"I asked him if there was any reason that the car or his father, being registered and living in Salem, that car should be at the [motel.] He said there was no reason to his knowledge. I asked him again if he knew if his father would loan that car to anybody that would have permission to drive it. He told me that no, to his knowledge nobody would drive."
The son said that he thought his father was at home, but that if he was not, he might be at his girlfriend's residence. The son did not know the girlfriend's telephone number. After Hicks described defendant, the son told him that defendant did not match the description of his father's girlfriend.
At that point, around 4:23 a.m., Hicks headed back to the motel, arriving just as defendant drove out of the motel parking lot in the Toyota. Hicks testified:
"I then told [the son] that I was back at the motel and the car was now leaving and the same person, a black female, was driving the car. I asked him if he knew a black female that his father associated with or that would have permission to drive the car. Again he told me that he knew of no one like that."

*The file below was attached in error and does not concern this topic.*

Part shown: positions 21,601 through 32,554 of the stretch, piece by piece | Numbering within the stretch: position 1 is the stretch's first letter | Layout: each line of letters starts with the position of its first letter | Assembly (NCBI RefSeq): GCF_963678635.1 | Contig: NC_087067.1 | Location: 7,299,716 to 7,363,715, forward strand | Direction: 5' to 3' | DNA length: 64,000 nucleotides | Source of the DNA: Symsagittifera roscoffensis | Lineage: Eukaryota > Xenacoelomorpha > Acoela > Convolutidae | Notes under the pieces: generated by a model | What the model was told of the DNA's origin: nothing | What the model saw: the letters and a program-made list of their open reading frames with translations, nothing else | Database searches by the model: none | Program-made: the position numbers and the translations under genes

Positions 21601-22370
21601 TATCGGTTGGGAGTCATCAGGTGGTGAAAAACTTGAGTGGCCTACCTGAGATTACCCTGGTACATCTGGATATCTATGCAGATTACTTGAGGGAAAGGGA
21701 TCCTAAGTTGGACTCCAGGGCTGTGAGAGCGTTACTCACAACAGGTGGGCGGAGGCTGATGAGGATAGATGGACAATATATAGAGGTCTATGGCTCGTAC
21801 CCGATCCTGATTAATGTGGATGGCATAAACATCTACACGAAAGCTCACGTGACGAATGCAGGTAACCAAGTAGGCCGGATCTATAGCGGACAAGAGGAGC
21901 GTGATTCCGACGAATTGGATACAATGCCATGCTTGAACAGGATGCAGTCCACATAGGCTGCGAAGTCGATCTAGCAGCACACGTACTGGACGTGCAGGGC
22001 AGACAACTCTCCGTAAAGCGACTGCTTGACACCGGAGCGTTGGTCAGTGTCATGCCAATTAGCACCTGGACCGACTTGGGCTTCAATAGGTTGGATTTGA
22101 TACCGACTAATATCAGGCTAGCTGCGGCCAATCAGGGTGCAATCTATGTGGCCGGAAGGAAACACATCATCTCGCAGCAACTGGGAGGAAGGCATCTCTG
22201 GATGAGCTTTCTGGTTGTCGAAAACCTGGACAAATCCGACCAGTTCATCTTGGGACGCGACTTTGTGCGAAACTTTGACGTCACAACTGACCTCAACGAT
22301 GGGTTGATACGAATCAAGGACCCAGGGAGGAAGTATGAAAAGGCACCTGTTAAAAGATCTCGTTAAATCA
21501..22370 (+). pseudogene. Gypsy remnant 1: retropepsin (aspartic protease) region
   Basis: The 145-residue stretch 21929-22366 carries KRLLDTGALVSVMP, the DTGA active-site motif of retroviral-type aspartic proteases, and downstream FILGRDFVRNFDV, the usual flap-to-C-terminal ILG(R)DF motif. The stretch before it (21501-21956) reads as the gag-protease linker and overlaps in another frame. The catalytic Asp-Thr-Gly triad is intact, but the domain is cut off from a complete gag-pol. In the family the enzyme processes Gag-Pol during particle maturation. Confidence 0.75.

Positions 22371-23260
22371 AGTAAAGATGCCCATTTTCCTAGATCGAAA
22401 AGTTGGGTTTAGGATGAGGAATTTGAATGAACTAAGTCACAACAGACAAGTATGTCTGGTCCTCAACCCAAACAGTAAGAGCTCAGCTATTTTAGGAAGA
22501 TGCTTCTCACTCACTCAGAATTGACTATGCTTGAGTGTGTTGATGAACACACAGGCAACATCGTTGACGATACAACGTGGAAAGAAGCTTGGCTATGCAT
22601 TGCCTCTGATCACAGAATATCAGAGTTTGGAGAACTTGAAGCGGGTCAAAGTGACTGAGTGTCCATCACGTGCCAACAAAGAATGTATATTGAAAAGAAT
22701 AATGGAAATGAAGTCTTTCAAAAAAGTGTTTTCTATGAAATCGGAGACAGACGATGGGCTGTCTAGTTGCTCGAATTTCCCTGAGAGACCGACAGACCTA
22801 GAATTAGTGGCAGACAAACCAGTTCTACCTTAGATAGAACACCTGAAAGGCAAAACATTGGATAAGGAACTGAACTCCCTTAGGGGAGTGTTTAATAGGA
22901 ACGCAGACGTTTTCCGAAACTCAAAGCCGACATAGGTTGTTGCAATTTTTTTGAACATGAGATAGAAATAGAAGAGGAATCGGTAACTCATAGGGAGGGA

Hicks then initiated a traffic stop, believing the Toyota was a stolen car.
"ORS 131.615(1) permits an officer to stop a person temporarily so that a reasonable inquiry may be made of the person who the officer 'reasonably suspects' has committed a crime." State v. Belt, 325 Or 6, 10, 932 P2d 1177 (1997). As defined in ORS 131.605(4) (1995), the phrase, "reasonably suspects" requires that the officer subjectively believe that the person stopped has committed a crime and that that belief be objectively reasonable. Id. at 11. Hicks testified that he believed that the Toyota had been stolen. The question in this case is whether, under all the circumstances, the facts known to Hicks were sufficient to give him an objectively reasonable suspicion to believe that the Toyota had been stolen.
In State v. Ehly, 317 Or 66, 80, 854 P2d 421 (1993), the court explained that "reasonable suspicion" under ORS 131.615(1)
"requires an objective test of observable facts. Whether the suspicion is reasonable often will depend on the inferences drawn from the particular circumstances confronting the officer, viewed in the light of the officer's experience. If a police officer is able to point to specific and articulable facts that give rise to a reasonable inference that a person has committed a crime, the officer has 'reasonable suspicion' and hence may stop the person for the investigation." Id. at 80 (citations and footnote omitted).